From Competing Commitments to Workthink as a Tactic of Resistance

By Marilyn Wells and Gabriela Coronado.

Published by Organizational Cultures: An International Journal

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This paper considers social and political aspects of organizational change arising from the selection of a new informaiton system, and emphasizes the importance of understanding how competing commitments can lead to workthink as a tactic of resistance to organizational change. Perceptions play an important role in the political decisions made by various groups during organizational change, and this can be seen in the interactions of staff during the meetings. Workthink can be defined as an act of agreeing to a particular action so that the participant can return to a task that he or she perceives to be more important than the reason for the meeting. Workthink can have significant impact on the success of a change implementation, especially if workthink actions are reinforced by informal communications amongst staff. This paper reports a particular change event brought about by the selection and recommendation to implement a new information system. The steering committee for the project comprised members drawn from various departments throughout the organization. The use of workthink as a political strategy explains some of the reactions of the committee members to the meetings. Given that not all members attended committee meetings on each occasion, their workthink strategy may explain the apparent haste to conclude the meetings, or the disinterest that some members related that they felt during the meetings. In this case, workthink can be further interpreted as a form of resistance in which delaying decisions and the manipulation of tasks would provide opportunities to build up coalitions with other committee members who did not attend the meeting.

Keywords: Power, Knowledge Gatekeeper, Groupthink, Workthink, Competing Commitments, Cognitive Dissonance

Organizational Cultures: An International Journal, Volume 12, Issue 1, pp.33-43. Article: Print (Spiral Bound). Article: Electronic (PDF File; 251.352KB).

Dr. Marilyn Wells

Lecturer, School of Information and Communication Technology , Faculty of Arts, Business, Informatics and Education, Learning and Teaching Education Research Centre, Central Queensland University, Rockhampton, Queensland, Australia

Marilyn Wells is a lecturer in the School of Engineering and Technology at Central Queensland University, and located at the Rockhampton Campus in Central Queensland. She received her Ph.D. in 2009 and a Master of Commerce (Information Systems) in 2000, both from the University of Western Sydney. Her research interests involve issues surrounding information systems, particularly organisational change, resistance to change, and the power redistribution that generally follows such change.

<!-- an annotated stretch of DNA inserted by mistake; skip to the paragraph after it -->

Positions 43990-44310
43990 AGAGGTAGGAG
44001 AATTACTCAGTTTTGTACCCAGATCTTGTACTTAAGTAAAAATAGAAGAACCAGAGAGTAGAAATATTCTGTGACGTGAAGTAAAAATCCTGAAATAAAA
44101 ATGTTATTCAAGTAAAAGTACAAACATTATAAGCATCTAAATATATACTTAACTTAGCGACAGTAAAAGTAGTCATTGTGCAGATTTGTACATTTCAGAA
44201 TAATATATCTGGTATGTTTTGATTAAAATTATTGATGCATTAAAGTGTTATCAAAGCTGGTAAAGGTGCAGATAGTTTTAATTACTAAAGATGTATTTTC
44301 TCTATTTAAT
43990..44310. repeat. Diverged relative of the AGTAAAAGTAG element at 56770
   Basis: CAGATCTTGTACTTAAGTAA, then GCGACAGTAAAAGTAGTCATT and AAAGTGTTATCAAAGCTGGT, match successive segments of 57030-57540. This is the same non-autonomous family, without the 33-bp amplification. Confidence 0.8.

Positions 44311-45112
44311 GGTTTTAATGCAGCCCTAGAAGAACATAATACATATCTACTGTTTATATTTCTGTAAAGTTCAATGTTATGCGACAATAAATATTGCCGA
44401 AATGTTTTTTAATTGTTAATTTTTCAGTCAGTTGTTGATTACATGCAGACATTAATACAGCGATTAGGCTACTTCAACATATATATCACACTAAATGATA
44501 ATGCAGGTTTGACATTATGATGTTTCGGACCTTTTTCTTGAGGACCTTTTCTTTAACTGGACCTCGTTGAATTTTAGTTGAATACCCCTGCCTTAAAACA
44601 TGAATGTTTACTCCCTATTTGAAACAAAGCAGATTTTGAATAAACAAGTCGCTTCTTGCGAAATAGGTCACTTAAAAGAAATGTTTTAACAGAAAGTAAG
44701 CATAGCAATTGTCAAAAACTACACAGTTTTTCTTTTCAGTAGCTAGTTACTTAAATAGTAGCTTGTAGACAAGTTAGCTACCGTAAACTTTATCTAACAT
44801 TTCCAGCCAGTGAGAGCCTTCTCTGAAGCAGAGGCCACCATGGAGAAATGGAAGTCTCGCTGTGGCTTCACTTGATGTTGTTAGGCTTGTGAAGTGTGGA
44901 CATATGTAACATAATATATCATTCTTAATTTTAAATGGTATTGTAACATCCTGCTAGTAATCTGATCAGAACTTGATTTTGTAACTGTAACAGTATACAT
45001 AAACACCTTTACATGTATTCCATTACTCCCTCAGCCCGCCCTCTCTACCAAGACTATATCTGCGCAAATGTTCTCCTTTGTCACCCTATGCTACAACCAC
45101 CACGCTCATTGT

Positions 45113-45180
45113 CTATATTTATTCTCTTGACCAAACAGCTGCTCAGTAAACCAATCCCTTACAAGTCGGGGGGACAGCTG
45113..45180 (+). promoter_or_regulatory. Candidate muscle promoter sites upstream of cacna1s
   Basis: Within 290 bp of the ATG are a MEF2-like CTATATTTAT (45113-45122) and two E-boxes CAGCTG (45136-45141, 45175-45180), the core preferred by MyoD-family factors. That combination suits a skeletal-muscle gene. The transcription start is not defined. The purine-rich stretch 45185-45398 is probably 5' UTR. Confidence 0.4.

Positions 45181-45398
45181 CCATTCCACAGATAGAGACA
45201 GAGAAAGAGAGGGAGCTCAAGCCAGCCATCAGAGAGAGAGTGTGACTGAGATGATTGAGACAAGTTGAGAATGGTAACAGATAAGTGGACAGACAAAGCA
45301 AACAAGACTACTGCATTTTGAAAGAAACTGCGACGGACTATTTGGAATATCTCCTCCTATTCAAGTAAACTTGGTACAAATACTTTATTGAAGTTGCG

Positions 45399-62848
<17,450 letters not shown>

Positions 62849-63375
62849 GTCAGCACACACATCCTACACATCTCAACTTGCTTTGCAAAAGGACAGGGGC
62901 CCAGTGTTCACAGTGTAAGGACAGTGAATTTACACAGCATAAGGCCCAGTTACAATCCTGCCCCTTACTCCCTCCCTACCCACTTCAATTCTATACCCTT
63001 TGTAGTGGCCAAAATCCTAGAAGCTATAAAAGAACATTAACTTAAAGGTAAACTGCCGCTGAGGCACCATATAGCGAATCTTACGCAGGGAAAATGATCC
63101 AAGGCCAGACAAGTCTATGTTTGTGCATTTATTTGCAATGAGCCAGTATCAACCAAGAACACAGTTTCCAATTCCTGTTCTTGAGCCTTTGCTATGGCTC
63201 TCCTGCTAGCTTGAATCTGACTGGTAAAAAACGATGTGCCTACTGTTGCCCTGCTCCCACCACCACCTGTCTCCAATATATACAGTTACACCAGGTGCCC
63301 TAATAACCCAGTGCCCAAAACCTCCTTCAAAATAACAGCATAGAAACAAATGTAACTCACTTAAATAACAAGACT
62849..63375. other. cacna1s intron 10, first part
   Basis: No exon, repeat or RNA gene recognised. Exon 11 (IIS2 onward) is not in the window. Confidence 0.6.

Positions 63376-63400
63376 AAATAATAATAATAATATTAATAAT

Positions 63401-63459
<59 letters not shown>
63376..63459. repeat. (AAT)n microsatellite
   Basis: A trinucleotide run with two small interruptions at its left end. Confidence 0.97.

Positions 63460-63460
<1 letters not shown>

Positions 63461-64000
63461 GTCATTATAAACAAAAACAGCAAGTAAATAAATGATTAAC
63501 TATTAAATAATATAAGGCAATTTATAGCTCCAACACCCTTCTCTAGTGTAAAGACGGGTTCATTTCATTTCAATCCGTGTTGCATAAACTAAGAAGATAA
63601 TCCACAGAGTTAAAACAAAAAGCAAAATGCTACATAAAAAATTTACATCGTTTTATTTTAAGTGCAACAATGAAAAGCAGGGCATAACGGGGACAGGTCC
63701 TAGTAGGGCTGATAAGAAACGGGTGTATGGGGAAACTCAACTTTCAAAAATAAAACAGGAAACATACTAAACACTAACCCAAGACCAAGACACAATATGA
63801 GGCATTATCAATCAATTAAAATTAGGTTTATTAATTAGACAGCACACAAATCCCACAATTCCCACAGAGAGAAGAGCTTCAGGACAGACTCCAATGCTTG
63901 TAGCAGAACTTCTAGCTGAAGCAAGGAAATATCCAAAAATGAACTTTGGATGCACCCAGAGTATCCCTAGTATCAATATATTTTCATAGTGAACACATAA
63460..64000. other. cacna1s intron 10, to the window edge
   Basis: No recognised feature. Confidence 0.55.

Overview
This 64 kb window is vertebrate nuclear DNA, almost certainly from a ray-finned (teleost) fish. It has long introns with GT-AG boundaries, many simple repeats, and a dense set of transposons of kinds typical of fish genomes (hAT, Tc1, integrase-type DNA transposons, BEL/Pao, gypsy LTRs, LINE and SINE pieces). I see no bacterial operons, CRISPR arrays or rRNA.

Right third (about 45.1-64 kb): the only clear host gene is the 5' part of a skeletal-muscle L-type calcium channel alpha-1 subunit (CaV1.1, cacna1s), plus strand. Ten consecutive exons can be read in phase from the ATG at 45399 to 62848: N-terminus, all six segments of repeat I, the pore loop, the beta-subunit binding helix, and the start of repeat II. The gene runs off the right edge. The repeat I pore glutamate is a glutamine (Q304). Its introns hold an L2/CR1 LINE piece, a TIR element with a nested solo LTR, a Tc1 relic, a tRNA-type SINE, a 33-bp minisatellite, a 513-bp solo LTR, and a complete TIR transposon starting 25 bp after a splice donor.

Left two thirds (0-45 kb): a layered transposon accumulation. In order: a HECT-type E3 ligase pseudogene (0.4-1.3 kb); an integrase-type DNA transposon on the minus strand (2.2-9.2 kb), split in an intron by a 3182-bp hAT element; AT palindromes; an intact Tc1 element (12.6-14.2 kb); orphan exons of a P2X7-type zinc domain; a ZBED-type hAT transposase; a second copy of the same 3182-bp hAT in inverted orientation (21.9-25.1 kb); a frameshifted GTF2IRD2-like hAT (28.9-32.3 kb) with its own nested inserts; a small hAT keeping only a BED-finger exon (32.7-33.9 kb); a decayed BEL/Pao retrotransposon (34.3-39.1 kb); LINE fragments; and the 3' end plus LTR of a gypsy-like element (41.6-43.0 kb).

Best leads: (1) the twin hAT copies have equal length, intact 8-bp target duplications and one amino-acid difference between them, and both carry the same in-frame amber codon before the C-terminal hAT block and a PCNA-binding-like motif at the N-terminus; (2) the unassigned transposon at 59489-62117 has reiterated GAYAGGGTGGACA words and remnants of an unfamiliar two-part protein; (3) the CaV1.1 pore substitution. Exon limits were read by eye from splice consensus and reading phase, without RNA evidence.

Dr. Gabriela Coronado

Senior Lecturer, School of Business, University of Western Sydney, Sydney, New South Wales, Australia

Mexican anthropologist with a Ph.D. in Social Ecology from the University of Western Sydney, Australia since 2001. Previously in Mexico she researched for 28 years on different aspects of Mexican culture, language and identity, focusing on issues of intercultural communication and politics between Indigenous and non-Indigenous peoples. Currently a Senior Lecturer in Organisational Studies in the School of Business, at the University of Western Sydney. Her research interests fall into the broad area of the Politics of Culture and its implications for social groups and organizations. She employs an interdisciplinary perspective, which includes Ethnography, Semiotics, Discourse Analysis and Critical Management Studies. Her research interests include intercultural dialogues and the complexities of culture, society and politics in the context of globalisation, including new technologies, transnational relationships and cultural impacts on the generation of new forms of cultural and social organisation. She also studies social movements and the gaps between discourses and practices, specifically in the area of Social Responsibility and the accountability of business impacts on society.